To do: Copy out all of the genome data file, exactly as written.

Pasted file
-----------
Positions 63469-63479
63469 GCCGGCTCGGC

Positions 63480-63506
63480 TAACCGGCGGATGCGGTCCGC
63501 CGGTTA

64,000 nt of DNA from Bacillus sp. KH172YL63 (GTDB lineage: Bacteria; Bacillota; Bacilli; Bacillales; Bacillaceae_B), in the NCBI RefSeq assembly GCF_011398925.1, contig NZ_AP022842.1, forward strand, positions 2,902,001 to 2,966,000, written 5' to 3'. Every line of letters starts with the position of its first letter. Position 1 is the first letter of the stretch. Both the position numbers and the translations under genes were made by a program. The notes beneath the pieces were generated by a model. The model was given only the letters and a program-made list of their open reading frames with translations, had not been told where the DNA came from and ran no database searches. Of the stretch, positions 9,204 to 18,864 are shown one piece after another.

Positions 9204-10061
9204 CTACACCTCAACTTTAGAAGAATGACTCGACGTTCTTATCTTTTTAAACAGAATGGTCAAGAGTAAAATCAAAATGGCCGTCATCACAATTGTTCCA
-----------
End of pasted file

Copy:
Positions 63469-63479
63469 GCCGGCTCGGC

Positions 63480-63506
63480 TAACCGGCGGATGCGGTCCGC
63501 CGGTTA

64,000 nt of DNA from Bacillus sp. KH172YL63 (GTDB lineage: Bacteria; Bacillota; Bacilli; Bacillales; Bacillaceae_B), in the NCBI RefSeq assembly GCF_011398925.1, contig NZ_AP022842.1, forward strand, positions 2,902,001 to 2,966,000, written 5' to 3'. Every line of letters starts with the position of its first letter. Position 1 is the first letter of the stretch. Both the position numbers and the translations under genes were made by a program. The notes beneath the pieces were generated by a model. The model was given only the letters and a program-made list of their open reading frames with translations, had not been told where the DNA came from and ran no database searches. Of the stretch, positions 9,204 to 18,864 are shown one piece after another.

Positions 9204-10061
9204 CTACACCTCAACTTTAGAAGAATGACTCGACGTTCTTATCTTTTTAAACAGAATGGTCAAGAGTAAAATCAAAATGGCCGTCATCACAATTGTTCCA